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T. M. Duda, R. K. Sharma; Novel GCAP1-Modulated Transduction Motif of ROS-GC1. Invest. Ophthalmol. Vis. Sci. 2009;50(13):2995. doi: https://doi.org/.
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To determine the mechanism through which GCAP1 signals activation of the ROS-GC1 catalytic domain.
Molecular modelling together with biochemical techniques involving point- and deletion-mutagenesis, guanylate cyclase assays and Western blots were used.
Through homology based modelling a conserved hydrophobic motif 657WTAPELL663 within the ROS-GC1 kinase-like domain was predicted to be involved (directly or indirectly) in the GCAP1-dependent activation of the cyclase catalytic domain. This prediction was experimentally validated. Deletion of the entire 657WTAPELL663 motif resulted in a mutant that had almost identical basal activity and Km for the substrate GTP as the wild-type ROS-GC1; the mutant, however, had significantly (70-80%) lowered response to GCAP1 stimulation. Mutation to alanine of the individual residues of the motif resulted in respective Ala mutants that exhibited varying responses to GCAP1 stimulation. This indicates that each amino acid within the 657WTAPELL663 motif contributes selectively to the motif’s function. The W657 residue of the motif plays the dominant role in the motif’s activity, however. Its mutation to alanine results in 70% lower stimulation as compared with the wild type ROS-GC1.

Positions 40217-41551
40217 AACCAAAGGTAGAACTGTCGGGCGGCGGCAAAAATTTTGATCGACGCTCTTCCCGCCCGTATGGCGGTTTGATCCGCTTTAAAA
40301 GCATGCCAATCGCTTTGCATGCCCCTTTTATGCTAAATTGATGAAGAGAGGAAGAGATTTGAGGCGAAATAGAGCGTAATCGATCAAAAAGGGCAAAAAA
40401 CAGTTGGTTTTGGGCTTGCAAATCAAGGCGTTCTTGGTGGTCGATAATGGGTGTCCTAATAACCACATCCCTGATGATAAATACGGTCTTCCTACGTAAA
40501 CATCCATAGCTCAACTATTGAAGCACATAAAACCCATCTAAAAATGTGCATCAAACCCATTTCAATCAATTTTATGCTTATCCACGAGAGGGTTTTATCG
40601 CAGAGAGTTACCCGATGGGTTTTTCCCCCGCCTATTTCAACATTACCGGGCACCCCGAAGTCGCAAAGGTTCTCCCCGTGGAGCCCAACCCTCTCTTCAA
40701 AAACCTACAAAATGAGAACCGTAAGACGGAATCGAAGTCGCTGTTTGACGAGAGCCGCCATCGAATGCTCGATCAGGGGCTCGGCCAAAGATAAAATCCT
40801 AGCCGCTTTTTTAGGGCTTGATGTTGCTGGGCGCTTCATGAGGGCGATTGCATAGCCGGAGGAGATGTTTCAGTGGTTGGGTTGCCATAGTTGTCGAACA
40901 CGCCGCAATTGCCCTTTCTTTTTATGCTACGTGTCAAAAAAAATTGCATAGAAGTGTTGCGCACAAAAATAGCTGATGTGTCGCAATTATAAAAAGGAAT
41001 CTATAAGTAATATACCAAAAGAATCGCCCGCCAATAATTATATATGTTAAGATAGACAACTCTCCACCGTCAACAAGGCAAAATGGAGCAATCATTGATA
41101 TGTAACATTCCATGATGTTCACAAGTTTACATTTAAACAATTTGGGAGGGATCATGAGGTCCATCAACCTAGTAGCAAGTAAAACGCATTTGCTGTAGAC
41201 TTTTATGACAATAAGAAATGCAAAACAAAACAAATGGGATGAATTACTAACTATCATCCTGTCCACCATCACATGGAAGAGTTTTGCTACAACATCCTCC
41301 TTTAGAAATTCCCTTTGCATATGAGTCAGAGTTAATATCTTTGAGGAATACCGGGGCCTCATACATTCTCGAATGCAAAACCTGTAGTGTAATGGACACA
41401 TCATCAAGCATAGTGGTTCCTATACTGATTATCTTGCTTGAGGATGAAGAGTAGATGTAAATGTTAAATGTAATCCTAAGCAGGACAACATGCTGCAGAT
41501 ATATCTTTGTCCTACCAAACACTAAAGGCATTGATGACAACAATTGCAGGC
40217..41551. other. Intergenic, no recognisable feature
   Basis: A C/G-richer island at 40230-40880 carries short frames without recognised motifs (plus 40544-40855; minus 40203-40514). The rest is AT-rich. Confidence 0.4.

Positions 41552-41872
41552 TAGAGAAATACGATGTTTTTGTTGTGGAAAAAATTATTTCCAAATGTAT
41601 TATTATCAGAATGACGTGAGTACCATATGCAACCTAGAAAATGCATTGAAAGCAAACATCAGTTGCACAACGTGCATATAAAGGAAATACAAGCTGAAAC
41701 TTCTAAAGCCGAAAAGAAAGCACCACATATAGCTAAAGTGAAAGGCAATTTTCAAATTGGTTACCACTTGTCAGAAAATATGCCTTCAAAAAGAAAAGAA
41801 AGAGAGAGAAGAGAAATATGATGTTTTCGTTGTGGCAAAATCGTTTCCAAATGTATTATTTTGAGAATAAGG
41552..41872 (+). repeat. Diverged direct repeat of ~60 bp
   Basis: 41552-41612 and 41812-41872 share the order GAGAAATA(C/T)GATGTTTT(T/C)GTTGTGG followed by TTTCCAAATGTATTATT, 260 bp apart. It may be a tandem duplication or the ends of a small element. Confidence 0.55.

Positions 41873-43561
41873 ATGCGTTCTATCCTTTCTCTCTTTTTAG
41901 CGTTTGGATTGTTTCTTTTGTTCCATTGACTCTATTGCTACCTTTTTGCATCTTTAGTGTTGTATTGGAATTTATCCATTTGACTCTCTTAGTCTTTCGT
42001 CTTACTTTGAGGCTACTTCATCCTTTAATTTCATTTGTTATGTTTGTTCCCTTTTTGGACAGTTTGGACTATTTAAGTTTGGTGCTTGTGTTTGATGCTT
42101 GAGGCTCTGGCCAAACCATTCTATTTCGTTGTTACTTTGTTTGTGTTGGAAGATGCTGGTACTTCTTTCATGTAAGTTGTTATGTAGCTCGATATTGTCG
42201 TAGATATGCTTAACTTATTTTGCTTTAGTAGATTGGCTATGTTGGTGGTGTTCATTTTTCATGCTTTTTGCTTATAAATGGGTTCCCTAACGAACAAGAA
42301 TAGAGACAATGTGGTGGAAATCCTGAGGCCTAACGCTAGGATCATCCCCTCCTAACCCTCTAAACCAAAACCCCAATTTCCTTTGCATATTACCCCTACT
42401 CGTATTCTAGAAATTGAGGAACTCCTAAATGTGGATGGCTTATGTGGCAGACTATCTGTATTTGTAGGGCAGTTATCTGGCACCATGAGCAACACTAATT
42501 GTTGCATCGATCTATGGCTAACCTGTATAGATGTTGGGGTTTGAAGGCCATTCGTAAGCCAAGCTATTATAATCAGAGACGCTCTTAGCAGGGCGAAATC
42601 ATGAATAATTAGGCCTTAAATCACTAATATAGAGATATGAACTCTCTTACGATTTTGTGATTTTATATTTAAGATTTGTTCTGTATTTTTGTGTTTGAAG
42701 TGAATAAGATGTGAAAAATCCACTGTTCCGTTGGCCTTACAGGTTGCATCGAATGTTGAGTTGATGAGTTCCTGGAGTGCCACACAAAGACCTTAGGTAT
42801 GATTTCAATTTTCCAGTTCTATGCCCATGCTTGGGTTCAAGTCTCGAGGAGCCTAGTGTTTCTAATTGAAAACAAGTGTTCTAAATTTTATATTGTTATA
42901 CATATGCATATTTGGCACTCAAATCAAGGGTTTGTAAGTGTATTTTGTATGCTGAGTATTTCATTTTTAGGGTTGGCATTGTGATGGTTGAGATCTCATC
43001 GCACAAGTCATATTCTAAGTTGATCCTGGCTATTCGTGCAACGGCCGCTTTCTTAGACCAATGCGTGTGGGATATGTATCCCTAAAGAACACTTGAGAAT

The ROS-GC1 657WTAPELL663 motif is pivotal for transduction of the GCAP1 binding signal to the cyclase catalytic domain. Within this motif W657 is the key residue. Upon GCAP1 binding there is a reorientation of the W657 side chain that pushes the remainder of the motif, 658TAPELL663, to the surface. As a consequence, hydrophobic 658TAPELL663 gets exposed. This exposure makes these residues accessible for interaction with another transduction module of ROS-GC1, possibly with the catalytic domain, propagation of the GCAP1 binding signal, and ultimately activation of the catalytic module.
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